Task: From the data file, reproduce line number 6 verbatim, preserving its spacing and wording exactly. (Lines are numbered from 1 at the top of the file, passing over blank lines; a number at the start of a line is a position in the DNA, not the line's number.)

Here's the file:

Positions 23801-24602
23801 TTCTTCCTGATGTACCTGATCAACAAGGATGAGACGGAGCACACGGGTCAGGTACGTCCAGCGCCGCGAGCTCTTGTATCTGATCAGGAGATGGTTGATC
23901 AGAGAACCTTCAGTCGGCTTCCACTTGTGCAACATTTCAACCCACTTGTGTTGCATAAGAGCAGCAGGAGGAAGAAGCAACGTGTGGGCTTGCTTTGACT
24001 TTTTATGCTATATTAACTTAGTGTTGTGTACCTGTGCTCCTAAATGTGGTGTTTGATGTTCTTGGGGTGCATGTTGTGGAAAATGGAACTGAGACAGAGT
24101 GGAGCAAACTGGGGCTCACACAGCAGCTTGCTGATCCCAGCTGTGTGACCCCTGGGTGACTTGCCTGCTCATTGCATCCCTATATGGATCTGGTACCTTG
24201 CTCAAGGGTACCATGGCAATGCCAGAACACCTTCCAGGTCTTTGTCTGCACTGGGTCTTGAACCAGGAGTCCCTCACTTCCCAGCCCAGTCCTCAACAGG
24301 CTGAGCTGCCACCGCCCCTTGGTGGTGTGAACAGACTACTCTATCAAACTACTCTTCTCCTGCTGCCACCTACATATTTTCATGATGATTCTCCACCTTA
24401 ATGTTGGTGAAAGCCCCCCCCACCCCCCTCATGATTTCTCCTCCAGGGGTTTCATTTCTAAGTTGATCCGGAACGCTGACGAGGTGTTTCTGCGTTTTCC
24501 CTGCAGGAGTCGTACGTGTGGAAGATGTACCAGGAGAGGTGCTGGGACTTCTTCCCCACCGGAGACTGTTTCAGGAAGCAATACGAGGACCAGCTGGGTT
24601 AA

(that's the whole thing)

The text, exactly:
24201 CTCAAGGGTACCATGGCAATGCCAGAACACCTTCCAGGTCTTTGTCTGCACTGGGTCTTGAACCAGGAGTCCCTCACTTCCCAGCCCAGTCCTCAACAGG